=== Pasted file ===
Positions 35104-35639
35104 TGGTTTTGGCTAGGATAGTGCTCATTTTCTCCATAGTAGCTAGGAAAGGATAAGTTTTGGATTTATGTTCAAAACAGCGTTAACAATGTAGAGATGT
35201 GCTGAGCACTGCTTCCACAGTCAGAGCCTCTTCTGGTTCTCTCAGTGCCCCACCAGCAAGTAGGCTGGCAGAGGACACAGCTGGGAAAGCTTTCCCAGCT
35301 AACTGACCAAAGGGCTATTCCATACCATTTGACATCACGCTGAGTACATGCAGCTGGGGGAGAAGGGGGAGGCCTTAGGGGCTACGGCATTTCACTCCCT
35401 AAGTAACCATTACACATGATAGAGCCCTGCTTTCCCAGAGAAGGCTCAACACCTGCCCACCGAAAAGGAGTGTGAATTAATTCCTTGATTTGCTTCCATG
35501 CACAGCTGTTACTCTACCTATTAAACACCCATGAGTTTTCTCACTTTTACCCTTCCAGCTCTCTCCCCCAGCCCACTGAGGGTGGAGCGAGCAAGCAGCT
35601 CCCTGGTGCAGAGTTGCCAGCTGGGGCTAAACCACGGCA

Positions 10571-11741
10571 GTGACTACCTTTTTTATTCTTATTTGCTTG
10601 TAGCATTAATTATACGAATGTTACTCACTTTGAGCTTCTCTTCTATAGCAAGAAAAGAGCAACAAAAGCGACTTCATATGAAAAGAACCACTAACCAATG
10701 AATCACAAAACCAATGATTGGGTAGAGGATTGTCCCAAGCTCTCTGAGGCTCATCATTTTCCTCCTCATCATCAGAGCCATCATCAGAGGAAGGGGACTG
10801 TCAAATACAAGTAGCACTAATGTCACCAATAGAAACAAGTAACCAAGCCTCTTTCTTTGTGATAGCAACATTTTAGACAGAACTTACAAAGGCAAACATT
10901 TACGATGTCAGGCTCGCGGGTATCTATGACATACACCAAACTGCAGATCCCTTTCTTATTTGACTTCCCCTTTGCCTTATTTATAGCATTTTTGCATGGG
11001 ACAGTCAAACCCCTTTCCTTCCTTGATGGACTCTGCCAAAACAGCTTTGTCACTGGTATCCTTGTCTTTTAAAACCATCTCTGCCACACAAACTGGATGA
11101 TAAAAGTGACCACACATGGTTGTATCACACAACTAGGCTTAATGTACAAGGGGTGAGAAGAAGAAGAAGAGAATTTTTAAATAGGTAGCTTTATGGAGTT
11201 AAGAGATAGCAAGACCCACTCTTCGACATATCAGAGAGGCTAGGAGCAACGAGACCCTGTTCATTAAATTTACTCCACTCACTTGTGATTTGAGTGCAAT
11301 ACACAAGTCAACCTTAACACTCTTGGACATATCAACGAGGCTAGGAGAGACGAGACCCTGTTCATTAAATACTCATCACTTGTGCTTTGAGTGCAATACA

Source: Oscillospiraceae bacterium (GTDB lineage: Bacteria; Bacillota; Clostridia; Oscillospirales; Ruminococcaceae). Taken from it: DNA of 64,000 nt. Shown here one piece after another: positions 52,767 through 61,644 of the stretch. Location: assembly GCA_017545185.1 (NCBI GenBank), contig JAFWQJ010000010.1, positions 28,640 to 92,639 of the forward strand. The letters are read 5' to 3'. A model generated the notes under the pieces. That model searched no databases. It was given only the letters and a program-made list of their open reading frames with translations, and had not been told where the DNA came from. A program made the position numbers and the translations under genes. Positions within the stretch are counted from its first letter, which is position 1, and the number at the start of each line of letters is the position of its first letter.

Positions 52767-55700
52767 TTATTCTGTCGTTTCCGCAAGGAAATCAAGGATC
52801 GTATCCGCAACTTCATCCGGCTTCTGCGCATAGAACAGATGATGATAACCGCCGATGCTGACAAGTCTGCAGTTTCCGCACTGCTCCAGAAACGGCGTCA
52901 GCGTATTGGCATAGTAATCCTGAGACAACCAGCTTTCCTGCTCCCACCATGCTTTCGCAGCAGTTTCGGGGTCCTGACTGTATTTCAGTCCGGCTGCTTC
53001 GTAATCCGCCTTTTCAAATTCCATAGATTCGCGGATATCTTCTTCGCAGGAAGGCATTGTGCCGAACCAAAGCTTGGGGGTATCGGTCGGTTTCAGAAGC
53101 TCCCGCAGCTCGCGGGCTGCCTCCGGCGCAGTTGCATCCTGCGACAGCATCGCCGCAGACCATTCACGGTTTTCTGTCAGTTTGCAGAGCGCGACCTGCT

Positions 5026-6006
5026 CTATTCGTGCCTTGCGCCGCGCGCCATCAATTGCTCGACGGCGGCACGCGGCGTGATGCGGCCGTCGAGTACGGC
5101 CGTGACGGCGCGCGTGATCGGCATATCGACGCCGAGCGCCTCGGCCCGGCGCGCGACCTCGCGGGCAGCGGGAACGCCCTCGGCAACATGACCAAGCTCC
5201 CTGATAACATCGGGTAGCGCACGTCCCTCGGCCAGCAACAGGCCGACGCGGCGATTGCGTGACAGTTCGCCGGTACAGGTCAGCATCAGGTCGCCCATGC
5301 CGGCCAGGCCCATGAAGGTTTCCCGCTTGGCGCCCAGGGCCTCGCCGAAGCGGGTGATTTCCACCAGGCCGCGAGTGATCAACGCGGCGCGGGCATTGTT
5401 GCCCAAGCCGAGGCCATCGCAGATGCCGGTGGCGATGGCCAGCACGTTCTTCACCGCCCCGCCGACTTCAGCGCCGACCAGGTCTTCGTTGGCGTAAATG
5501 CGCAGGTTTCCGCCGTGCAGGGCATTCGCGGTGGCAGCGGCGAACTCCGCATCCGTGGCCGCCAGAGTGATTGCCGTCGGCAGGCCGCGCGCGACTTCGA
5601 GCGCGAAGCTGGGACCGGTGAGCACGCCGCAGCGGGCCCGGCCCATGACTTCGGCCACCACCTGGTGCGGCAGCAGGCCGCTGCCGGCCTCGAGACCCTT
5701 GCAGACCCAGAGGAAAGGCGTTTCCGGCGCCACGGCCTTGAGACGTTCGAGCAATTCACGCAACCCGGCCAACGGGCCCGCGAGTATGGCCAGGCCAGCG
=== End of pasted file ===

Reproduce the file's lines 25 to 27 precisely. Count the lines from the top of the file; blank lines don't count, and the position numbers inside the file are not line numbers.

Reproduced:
Positions 5026-6006
5026 CTATTCGTGCCTTGCGCCGCGCGCCATCAATTGCTCGACGGCGGCACGCGGCGTGATGCGGCCGTCGAGTACGGC
5101 CGTGACGGCGCGCGTGATCGGCATATCGACGCCGAGCGCCTCGGCCCGGCGCGCGACCTCGCGGGCAGCGGGAACGCCCTCGGCAACATGACCAAGCTCC